Archival storage in the modern world
Today, the following got asked on a university-wide mailing list for sysadmins:
I've had a request from a research lab about the availability of long term (10 years) backups. The amount of data will be roughly 10 - 20T by the end of that period growing at an estimated 1T/yr. [...]
(This isn't really backup, this is archiving.)
My view is the right answer is not to archive the data at all. If you care about long term availability of some data, practically the last thing you want to do is archive it, because reliable archives are hard. Instead you want to keep it on live disks on a live fileserver (using RAID and ideally a filesystem that has data checksums), and just do backups.
(You're doing backups because RAID is not a backup. You're using some sort of checksums on the data so that you can notice corruption before you overwrite the last of your uncorrupt, pre-corruption rolling backups.)
Keeping the data live doesn't guarantee that the data will survive ten years, but provided that you pay attention to the fileserver it does mean that you and your successors will think about at least some of the issues, that you will notice if data starts to degrade, and that you have a chance to recover from problems. If you decide to turn off the fileserver and abandon the data, it will at least be a conscious choice instead of simply failing to notice that you've just gotten rid of (or lost) something that was necessary to recover the archives.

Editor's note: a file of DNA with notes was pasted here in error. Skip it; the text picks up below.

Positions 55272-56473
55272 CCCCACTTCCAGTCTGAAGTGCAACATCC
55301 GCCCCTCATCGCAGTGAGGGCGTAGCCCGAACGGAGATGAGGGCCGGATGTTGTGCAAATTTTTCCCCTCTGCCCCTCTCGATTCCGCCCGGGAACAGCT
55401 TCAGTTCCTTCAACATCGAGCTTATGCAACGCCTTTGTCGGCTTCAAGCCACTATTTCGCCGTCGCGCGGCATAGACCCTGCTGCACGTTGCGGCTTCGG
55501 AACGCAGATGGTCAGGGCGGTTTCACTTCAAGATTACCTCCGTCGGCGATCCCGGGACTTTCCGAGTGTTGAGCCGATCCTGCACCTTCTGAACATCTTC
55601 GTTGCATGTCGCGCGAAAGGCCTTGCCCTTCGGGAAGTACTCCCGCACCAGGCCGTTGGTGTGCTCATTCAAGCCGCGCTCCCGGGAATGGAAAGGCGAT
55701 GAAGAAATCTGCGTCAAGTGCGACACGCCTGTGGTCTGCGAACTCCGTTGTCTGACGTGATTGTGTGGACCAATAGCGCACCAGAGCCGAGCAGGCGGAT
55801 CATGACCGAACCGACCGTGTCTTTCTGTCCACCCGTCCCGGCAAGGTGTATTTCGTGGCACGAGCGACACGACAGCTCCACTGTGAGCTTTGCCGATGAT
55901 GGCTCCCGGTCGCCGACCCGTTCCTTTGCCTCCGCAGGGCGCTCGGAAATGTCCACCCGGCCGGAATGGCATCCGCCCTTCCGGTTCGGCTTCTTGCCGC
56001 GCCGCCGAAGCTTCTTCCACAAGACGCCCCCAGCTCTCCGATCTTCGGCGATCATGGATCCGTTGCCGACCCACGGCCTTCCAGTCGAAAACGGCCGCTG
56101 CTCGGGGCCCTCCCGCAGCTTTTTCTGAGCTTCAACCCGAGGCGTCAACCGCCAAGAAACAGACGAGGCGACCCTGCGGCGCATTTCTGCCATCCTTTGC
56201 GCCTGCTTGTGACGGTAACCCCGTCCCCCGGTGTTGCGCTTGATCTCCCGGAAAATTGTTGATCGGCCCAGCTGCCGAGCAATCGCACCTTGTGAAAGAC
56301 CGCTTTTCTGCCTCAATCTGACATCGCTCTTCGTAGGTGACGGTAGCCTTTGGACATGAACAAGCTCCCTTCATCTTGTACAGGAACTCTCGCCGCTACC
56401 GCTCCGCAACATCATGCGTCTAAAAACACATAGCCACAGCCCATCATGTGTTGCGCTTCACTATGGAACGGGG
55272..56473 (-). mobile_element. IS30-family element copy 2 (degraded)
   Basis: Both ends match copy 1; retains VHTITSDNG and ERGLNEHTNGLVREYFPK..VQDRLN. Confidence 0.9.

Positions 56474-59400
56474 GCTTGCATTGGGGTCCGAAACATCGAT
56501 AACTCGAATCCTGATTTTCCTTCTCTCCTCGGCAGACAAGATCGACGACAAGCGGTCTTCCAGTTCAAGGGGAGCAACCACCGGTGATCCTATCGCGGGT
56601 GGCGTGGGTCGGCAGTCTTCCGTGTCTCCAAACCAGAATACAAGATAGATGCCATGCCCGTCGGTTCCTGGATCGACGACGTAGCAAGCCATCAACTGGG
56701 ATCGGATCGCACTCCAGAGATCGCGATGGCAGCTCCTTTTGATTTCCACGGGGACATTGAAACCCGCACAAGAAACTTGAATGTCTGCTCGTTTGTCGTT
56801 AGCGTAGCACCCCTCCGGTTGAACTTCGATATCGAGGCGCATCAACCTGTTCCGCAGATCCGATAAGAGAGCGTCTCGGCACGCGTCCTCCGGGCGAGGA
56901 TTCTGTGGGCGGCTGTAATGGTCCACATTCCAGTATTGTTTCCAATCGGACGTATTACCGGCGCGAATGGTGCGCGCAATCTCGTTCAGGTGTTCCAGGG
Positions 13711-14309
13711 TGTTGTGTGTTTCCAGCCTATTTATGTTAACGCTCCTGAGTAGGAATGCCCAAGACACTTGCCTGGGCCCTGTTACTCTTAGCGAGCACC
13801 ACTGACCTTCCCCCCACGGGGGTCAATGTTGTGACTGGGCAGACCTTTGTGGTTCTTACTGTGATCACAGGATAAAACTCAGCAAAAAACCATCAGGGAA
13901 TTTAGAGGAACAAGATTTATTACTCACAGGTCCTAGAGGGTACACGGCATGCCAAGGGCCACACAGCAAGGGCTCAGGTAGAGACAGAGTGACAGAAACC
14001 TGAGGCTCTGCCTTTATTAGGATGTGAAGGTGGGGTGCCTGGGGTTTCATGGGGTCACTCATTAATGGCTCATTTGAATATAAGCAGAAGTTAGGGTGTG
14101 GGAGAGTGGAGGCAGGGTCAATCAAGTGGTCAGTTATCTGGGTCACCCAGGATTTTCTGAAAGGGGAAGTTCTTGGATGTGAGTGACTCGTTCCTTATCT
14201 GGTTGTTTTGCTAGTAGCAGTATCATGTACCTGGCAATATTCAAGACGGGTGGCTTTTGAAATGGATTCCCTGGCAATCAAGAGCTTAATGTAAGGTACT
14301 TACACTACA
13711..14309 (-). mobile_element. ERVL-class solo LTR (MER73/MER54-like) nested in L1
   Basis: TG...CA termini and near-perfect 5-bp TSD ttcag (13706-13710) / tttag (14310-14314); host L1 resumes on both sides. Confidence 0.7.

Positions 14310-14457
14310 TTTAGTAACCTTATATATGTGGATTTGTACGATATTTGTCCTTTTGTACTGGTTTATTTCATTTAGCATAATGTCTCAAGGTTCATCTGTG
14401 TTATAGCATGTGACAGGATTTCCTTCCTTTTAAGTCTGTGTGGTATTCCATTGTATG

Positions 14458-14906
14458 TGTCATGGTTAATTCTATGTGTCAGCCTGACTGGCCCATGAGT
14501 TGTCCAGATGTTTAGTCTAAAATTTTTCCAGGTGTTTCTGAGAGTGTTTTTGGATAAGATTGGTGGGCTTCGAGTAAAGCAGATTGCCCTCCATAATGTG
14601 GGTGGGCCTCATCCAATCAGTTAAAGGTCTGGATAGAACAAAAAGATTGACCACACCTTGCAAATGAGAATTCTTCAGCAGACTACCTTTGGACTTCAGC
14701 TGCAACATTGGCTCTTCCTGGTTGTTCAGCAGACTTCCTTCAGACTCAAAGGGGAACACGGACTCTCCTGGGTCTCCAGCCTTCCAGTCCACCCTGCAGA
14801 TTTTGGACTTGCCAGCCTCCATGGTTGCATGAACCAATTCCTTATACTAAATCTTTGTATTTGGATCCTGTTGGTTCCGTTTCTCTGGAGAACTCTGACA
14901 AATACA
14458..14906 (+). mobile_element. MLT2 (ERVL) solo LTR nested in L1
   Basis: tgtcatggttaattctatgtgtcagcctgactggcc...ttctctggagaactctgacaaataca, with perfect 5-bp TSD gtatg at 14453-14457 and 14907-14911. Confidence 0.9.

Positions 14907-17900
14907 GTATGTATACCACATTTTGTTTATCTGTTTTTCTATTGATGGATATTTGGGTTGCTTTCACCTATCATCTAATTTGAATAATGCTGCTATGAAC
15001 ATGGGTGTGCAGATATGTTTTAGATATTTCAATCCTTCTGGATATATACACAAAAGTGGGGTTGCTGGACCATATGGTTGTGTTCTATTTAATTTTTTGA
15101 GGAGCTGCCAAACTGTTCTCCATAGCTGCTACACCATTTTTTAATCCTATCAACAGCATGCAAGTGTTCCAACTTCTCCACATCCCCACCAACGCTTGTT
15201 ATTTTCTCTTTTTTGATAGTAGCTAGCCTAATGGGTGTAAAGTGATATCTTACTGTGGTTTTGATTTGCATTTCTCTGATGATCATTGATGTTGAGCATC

(If you abandon the fileserver in a corner and therefor fail to notice plaintive complaints about dying disks, failing backups, and so on, all bets are off. But there are lots of ways to screw up archival storage too.)
This might sound expensive, but even 20 TB of RAID storage space plus backups is not all that much money and it's getting cheaper all of the time. I wouldn't be surprised if it was cheaper than 20T of ten year archival storage, especially once you factor staff time into it (to research and build a ten year, multi-terabyte archival system). And as a bonus the researchers get to keep all of this historical data online, which may turn out to be useful or at least interesting.
(When costing out the archival system, don't forget to include the cost of redundant archival media so that damage to a single piece of media will not lose data. Even if the media is perfectly reliable, things like fires and accidents happen.)
One situation where this might not be good enough is if the research lab wants archives that cannot be altered after they're made, so that they can be sure that the data they've restored now is the data that they used for the research paper seven years ago and no one has accidentally modified it since then. You may still be able to come up with technological solutions like archival filesystems that you make read-only once data has been loaded onto them.
(This entry is adopted from comments I made on the mailing list, so local people may find that it looks familiar. The issues are generic, though. My earlier entry on the same subject was more oriented towards personal data, instead of this sort of larger scale.)